Let’s just say that I love this movie.  Even though I’ve watched it only once, it’s on my top three Jane Austen films (the other two being S and S 1995 and P and P 2005).  The things I like most about it are…Well, more about that later.

Miss Dashwood recently did an Emma 2009 review.  She was so clever in the way she summarized the plot that I decided to *borrow* it for my own review.  Apart from that all the rest of my review is all mine.

 Character A is happy, wealthy, beautiful, and an incurable matchmaker. She takes Character B under her wing and tries to make a fine lady out of her, but in the process foolishly advises Character B to turn down an offer of marriage from Character C, who isn’t rich enough to suit Character A. Character D, an old friend of Character A’s family, frequently has to reprove Character A for her thoughtlessness. (I’m tired of typing the word Character and so will abbreviate it to a plain C–so Character A will become C-A.) C-A tries to make friends with C-E, the niece of the talkative C-F, but C-E is standoffish and shy.

C-G, a church rector, comes calling on C-A and C-A immediately sets him up with C-B. C-B falls in love with C-G, but all is apparently lost when C-G declares his feelings for C-A, not C-B. Poor C-B. Anyway, the dashing young C-H comes to town and quickly captures the attentions of C-A, despite C-D’s warnings that C-H is far too full of himself. C-A fancies herself in love with C-H, but soon drops the idea when she is led to believe that C-B is in love with him–though, in fact, C-B actually has a bit of a crush on C-D. Meanwhile, C-G forgets C-A and marries C-I, a snobby young lady from London who is rude to everyone. At a picnic, C-A is thoughtless and rude to C-F (C-E’s aunt) and is severely scolded by C-D, who says that her meddlesome ways will catch up with her one day.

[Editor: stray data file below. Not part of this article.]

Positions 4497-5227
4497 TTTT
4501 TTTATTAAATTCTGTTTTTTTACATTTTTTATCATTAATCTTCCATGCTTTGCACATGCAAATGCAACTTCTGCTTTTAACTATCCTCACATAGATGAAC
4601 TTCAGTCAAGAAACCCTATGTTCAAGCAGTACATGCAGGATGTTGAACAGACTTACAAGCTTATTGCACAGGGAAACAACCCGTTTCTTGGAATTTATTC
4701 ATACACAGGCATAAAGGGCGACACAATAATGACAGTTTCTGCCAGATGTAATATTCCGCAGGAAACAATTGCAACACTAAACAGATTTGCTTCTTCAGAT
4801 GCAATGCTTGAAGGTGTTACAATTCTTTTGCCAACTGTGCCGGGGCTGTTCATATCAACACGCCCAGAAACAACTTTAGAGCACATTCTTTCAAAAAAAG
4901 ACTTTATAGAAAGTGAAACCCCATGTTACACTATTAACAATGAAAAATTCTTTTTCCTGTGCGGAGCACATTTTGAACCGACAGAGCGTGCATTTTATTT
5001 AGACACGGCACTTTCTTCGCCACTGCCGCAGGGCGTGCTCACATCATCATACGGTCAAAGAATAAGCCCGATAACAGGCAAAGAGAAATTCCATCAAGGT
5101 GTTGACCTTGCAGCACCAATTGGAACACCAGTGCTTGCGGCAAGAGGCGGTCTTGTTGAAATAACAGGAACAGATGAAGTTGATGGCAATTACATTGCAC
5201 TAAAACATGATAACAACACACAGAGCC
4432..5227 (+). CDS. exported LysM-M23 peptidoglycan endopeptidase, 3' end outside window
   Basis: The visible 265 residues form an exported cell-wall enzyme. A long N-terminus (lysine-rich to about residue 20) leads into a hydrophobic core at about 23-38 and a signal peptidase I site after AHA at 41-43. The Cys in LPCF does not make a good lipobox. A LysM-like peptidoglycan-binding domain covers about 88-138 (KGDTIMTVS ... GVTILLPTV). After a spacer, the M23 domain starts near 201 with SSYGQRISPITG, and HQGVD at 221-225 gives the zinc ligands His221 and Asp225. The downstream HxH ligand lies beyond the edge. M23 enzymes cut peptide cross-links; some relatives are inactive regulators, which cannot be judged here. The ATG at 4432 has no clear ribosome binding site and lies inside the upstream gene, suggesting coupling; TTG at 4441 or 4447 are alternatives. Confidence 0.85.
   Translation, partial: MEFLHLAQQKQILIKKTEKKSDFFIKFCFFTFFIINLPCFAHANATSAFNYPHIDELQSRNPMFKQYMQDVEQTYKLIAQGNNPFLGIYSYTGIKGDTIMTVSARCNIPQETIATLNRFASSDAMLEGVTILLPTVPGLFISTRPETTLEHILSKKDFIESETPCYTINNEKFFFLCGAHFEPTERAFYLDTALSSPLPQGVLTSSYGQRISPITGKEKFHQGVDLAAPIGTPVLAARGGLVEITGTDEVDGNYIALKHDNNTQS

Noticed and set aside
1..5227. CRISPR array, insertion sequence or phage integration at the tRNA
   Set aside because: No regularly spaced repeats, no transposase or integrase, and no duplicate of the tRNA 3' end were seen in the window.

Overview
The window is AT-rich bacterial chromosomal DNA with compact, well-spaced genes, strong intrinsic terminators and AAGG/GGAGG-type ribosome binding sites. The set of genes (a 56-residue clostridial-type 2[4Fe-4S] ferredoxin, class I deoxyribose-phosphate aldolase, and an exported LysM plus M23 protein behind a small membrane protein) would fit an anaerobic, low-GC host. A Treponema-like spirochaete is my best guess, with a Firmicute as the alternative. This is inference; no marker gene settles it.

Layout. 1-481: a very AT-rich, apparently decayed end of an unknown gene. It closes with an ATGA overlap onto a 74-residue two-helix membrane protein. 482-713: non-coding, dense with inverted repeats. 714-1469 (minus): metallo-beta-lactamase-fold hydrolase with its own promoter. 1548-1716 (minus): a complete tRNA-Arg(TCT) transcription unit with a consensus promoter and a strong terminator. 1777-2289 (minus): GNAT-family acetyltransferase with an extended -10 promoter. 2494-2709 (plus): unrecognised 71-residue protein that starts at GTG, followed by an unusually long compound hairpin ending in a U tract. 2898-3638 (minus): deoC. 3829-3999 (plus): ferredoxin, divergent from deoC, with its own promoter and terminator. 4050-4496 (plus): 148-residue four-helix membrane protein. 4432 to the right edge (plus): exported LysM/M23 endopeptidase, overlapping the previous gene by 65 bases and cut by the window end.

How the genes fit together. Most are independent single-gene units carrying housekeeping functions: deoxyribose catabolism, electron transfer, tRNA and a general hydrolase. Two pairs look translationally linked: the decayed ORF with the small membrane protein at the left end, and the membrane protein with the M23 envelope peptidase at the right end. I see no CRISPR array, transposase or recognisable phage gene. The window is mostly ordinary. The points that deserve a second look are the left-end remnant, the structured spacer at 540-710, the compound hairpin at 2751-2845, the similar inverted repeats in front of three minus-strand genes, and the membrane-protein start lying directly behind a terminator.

C-A, though not realizing it, is slowly falling in love with C-D. She is still not sure, however, about C-H, and is most surprised when she learns that C-H and C-E were engaged all this time and didn’t tell anyone–a shock indeed, since C-H was always rather rude to C-E in public. Then C-A finds out that C-B wasn’t interested in C-H at all, but rather C-D, and she realizes that she herself is in love with C-D. C-D, who had gone to visit his brother in hopes of forgetting C-A (he knew all along that he was in love with her) returns and proposes to C-A (best. scene. ever.). She joyfully accepts, and C-B ends up marrying C-C, who she shouldn’t have turned down in the first place. And everyone lives happily ever after, including C-A’s father, C-J, who likes to sit by the fire wrapped in scarves and eat gruel.


Ok, back to my own thoughts.

Romola Garai and Johnny Lee Miller were both really, really good as Emma and Mr. Knightley (although I will always be partial to Gwenyth Paltrow’s and Jeremy Northam’s acting).  R.G. has captured Emma’s slightly annoying personality with her charm and wit and J.L.M. is the *almost* perfect Mr. Knightley.  Even my brothers (who profess to hate Jane Austen films) said he was the best one.  They should know because they’ve watched the 1996 and 1997 versions also.